Considering his obsession with motorcycles since the age of four, Ben Walker has arguably landed the perfect job. His daily routine combines the roles of collector, counsellor and detective as he unearths some of the world’s most rare or forgotten bikes for world-famous auctioneer Bonhams.
His inspiration came as a toddler when he was encouraged by his motorcycle-mad dad to press his nose up against the window of a vintage motorcycle shop called Verralls, near his dad’s office in Mitcham, south London: “I always looked but never had the guts to go in. Those bikes stayed with me and inspired my love of art, reading and wanting to do this job,” Ben says.
Have you got a goldmine in your shed?
His role as international department director of collectors’ motorcycles means travelling the world to examine the motorcycles belonging to anyone from celebrities to stunned couples who find a goldmine heirloom in their garden shed.
“Sometimes, the bike has been in the family for a long time, so you have to have a lot of empathy with the sellers who have a strong emotional attachment. They maybe can’t swing their leg over it anymore and have to make the difficult decision to sell. It’s tough because riding a motorcycle keeps you young, so passing it on is a watershed moment. Once it has left their garage though, people tend to see the benefit of passing it on to an enthusiast or collector,” he says.
Wine and Obi-Wan Kenobi
The Bonhams warehouse, at a secret location on the outskirts of London, has been home to rare wine collections, furniture, Banksy paintings and even the cloak Alec Guinness wore as Obi-Wan Kenobi in Star Wars. Around 86% of bikes offered by Bonhams sell, a testimony to Ben’s valuation skills.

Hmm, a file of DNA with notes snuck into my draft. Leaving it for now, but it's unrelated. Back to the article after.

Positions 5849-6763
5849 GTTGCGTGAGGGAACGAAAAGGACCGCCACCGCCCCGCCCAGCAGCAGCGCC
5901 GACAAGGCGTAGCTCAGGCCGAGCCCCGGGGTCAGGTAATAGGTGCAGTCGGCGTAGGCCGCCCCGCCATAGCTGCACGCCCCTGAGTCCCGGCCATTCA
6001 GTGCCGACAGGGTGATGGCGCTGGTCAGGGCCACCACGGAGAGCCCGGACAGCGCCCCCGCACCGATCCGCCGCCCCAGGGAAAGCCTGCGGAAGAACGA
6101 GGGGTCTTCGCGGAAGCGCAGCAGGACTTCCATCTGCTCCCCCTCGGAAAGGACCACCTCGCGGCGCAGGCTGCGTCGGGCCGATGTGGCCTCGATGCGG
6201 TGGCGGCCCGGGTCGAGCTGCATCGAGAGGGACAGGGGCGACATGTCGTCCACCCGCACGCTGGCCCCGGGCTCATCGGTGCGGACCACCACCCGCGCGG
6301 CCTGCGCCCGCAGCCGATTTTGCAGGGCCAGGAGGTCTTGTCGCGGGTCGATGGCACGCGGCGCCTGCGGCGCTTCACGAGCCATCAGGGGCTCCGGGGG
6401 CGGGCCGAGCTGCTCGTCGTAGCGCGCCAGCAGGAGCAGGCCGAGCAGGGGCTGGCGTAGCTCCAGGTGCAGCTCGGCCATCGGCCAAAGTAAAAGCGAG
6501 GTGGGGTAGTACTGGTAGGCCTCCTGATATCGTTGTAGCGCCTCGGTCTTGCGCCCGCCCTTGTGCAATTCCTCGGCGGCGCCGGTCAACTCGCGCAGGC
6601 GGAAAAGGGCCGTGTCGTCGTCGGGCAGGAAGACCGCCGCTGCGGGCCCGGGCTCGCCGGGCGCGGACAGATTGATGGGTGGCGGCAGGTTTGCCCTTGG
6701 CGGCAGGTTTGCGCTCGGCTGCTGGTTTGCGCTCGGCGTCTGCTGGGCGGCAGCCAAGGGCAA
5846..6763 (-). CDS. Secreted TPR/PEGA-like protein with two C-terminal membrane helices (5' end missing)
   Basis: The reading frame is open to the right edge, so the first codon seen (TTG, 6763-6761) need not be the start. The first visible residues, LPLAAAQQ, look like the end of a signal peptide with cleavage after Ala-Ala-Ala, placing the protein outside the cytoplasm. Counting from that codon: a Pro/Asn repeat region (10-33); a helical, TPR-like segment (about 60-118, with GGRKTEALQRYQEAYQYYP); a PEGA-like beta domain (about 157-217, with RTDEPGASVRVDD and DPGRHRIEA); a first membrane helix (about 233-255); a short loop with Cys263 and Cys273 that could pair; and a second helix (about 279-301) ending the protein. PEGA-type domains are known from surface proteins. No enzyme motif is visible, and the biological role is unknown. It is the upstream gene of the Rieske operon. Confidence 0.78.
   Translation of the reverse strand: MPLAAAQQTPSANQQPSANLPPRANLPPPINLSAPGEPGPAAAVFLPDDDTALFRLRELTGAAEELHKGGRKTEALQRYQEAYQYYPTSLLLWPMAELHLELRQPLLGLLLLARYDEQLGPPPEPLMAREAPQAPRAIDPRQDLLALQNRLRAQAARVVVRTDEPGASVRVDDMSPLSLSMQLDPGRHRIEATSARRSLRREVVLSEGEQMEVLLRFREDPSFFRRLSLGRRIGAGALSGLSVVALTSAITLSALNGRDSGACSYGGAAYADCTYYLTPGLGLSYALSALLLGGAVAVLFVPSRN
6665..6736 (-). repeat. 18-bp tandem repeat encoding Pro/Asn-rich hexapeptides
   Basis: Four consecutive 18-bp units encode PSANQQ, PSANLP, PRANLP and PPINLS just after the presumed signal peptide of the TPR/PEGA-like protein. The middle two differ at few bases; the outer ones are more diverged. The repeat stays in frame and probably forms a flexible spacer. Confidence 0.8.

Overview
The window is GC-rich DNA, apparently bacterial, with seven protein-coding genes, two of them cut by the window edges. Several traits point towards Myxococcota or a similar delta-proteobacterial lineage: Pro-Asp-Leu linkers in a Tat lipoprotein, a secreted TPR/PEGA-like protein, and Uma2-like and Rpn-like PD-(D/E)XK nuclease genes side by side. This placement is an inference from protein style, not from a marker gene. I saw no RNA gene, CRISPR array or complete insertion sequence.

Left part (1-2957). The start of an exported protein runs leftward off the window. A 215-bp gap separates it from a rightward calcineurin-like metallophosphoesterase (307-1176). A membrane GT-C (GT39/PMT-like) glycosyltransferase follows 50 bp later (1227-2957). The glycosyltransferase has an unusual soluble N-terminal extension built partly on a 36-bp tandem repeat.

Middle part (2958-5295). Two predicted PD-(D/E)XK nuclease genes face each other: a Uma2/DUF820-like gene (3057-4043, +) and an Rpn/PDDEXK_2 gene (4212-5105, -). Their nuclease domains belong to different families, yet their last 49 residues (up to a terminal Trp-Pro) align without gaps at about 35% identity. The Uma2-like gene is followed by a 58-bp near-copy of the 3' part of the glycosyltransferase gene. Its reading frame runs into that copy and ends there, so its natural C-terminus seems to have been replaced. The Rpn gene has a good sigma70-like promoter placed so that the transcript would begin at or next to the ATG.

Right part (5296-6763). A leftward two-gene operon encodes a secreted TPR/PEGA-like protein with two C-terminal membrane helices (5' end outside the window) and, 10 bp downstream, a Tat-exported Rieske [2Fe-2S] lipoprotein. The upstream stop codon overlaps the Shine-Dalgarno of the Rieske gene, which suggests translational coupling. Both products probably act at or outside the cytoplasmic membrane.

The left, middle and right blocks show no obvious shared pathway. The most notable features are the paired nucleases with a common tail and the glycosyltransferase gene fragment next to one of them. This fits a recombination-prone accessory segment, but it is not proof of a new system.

“Oh I don’t know about that. I see in the region of 1,000 bikes a year and usually you just know if there’s value. We look for things like the first and last off the line, limited production runs and low mileage in mint condition. There are also the niche areas like the first John Bloor bikes that are worth looking out for.”
Triumph figures large in Ben’s life. He runs a 1967 T120R Bonneville that he took to last year’s Wheels and Waves, and is still mourning the loss of his old T160 Trident, sold to make room for another smaller arrival in the Walker household: “I’ve customised my Bonnie with an all-black saddle, added a twin lead front shoe and painted the tank Aubergine and Alaskan White with gold pinstripe. She’s beautiful.”
Tip-off to spine-tingling discovery
Ben’s highlight in almost two decades of hunting hidden gems was the trail that led him and his team to a stash of eight Brough Superior bikes left to rust in a barn in Bodmin, Devon. The haul, the last known collection of unrestored Broughs, had been abandoned when the owners went to live elsewhere and included a 1938 Brough 750cc BS4, which sold for £331,000 as part of the total £750,000.
“That came from a tip-off. We Google mapped the place, travelled down there and found it. We saw an old engine on the driveway, so chatted to the neighbour who passed on our details to the nephew of the owner,” recalls Ben. “He got in touch and told us they didn’t know what they had in terms of significance and value of the bikes and did we want to have a look. We were straight back down there to find these bikes, all rotten and rusting, but absolutely beautiful.”
Behind the black curtain